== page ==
Former student leader Billy Fung has admitted that he felt “lost” ahead of his sentencing while thanking his supporters in a Facebook post on Thursday morning.

The former University of Hong Kong student union president was acquitted of criminally intimidating governing council chair Arthur Li during a council meeting protest last January, but was convicted of the alternative charge of acting in a disorderly manner. He pleaded guilty earlier to attempting to force his way into the school building where the meeting was held, and damaging the front door of the building. Magistrate Ko Wai-hung had said that a jail term was likely.

Fung posted on Facebook detailing his thoughts and thanking those who supported him along the way. He had hopes of becoming a teacher, and was accepted by a university in Taiwan for further studies.

Fung said he met with a teacher who wrote his recommendation letter, and the teacher was sympathetic towards his plight. As Fung began talking about previous student movements, he was told by the teacher that “the premise of society’s happiness is individual happiness.”

Fung said he felt lost in the face of the court case. He thanked and apologised to his family, friends and romantic partner, saying: “Without their tolerance and forgiveness, there would not be the unstoppable Billy Fung.” He also said that they were the ones to suffer, and that it should be the responsibility of every citizen, rather than just that of students, to make the world better.

See also: ‘He would die to defend HKU’: Family seeks light sentence for student leader Billy Fung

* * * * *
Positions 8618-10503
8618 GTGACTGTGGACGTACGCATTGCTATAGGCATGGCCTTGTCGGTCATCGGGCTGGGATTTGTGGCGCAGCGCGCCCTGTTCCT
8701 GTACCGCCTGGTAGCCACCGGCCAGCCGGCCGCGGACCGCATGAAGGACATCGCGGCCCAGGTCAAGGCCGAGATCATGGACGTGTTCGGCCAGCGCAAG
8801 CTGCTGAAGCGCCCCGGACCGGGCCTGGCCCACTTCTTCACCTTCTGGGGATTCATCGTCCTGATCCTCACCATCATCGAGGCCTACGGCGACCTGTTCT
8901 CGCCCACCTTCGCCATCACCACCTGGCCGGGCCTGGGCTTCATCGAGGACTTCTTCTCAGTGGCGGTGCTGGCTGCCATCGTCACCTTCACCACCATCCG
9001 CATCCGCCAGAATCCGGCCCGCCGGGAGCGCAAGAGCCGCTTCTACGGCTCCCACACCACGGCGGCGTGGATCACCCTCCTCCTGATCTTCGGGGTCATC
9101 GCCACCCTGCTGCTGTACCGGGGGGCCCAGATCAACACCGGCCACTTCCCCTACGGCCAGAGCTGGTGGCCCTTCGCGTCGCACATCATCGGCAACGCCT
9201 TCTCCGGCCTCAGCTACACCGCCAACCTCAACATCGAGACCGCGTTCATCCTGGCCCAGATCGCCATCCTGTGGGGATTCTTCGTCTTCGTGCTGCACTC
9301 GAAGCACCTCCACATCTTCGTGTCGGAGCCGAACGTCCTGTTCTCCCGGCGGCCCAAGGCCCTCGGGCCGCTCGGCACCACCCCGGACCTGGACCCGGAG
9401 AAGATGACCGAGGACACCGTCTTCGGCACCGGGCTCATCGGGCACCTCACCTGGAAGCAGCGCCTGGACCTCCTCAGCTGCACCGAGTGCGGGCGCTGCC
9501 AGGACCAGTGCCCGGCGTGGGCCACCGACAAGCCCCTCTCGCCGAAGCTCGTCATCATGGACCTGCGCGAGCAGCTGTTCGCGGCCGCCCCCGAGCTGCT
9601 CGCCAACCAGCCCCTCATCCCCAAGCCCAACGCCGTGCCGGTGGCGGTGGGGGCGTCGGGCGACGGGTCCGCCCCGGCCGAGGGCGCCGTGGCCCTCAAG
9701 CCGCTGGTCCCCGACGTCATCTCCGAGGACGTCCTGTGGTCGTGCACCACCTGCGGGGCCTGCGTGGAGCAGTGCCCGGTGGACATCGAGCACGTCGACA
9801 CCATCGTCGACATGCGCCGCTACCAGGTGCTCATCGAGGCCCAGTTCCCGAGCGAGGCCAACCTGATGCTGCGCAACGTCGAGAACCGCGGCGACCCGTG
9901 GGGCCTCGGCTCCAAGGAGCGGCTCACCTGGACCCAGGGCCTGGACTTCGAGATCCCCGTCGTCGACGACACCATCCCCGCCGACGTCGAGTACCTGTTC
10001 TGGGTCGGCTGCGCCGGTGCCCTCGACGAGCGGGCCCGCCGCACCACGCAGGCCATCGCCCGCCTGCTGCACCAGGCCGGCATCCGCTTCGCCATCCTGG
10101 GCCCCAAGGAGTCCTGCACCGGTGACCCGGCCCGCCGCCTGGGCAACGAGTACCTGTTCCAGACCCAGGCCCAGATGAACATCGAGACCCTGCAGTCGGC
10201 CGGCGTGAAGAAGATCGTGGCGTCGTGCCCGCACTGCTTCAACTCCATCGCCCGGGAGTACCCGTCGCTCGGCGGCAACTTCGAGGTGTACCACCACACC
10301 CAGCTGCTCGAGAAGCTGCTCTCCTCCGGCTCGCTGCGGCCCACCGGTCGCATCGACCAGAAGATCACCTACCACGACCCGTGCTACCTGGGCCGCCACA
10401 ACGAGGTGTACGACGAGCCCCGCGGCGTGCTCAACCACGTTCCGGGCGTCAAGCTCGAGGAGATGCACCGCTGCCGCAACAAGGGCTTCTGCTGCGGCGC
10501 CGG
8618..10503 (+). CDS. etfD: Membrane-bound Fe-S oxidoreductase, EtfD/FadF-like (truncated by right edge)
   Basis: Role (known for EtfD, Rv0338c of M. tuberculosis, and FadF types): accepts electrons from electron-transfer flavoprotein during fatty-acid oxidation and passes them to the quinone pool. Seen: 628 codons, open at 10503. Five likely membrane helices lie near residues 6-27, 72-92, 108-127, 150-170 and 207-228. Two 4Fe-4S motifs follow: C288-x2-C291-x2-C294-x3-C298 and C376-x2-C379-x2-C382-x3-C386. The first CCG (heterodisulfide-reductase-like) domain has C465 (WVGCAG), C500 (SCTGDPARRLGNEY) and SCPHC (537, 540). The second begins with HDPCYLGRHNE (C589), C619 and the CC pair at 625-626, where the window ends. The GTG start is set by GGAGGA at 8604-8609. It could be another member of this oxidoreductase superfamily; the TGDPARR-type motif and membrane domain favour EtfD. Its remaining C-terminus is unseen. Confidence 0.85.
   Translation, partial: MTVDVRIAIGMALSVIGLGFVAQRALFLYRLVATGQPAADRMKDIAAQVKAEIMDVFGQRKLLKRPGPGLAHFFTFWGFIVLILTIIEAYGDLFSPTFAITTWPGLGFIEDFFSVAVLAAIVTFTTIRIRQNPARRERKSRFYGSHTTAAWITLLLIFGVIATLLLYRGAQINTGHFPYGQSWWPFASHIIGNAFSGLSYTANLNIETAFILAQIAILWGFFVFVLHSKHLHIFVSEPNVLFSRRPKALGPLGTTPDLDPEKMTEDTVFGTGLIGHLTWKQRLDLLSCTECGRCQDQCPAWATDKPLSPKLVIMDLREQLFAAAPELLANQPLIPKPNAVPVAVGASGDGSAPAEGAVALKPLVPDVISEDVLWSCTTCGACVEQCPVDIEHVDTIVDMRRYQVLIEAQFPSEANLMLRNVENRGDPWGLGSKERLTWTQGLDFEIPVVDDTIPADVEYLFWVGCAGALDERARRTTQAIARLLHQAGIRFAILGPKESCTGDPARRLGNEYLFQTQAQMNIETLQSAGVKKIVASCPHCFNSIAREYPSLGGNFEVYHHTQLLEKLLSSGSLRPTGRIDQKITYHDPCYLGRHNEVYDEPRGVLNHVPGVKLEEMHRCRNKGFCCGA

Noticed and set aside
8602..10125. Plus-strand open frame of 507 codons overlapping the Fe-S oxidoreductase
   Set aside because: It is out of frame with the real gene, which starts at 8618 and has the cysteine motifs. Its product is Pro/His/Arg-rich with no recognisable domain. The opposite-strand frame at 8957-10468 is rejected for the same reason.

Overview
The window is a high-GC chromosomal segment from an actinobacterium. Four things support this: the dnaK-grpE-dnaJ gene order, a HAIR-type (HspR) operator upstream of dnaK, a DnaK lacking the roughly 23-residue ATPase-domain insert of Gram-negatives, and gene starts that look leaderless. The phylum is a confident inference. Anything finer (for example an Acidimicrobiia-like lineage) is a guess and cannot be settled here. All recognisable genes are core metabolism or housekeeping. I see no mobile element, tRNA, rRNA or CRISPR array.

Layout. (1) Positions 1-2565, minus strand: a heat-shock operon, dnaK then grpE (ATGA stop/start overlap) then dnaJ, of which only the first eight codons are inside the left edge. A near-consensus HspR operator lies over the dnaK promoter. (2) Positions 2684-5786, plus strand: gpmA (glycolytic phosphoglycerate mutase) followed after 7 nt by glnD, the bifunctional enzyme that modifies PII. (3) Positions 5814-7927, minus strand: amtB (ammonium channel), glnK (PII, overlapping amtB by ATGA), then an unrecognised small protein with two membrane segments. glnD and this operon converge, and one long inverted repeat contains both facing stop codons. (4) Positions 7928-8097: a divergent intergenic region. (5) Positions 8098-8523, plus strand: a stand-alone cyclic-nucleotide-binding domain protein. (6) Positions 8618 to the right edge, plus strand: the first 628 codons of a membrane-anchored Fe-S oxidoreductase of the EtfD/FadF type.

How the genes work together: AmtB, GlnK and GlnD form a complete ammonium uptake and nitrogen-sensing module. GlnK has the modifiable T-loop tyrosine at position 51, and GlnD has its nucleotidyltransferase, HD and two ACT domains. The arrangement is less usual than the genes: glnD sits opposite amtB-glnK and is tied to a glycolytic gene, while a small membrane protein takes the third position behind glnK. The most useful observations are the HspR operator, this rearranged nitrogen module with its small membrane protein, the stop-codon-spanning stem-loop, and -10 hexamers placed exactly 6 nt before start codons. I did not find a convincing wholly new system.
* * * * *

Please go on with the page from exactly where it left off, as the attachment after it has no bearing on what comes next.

“I’ve spent a period of time showing concern towards the school that I love, and now that I’ve graduated, it should be time to begin a new journey. It’s time to settle remaining matters, leave this place, and [cultivate my moral character]; from now on, I want to make opinion, not make noise.”

Photo: Billy Fung via Facebook.

Citing a popular University of Hong Kong cheer, Fung asked everyone to pray for him.

The events that led to the sentence followed the controversial appointment of Arthur Li Kwok-cheung as Council chairman in December 2015. Students started a week-long class boycott in protest, then surrounded the venue of the first meeting chaired by Li in January 2016 at the Sassoon Road campus in Pok Fu Lam, demanding the Council respond to their four demands to reform its structure.

Karen is a journalist and writer covering politics and legal affairs in Hong Kong for HKFP. She has also written features on human rights, public space, regional legal developments, social and grassroots activism, and arts & culture. She is a BA and LLB graduate from the University of Hong Kong.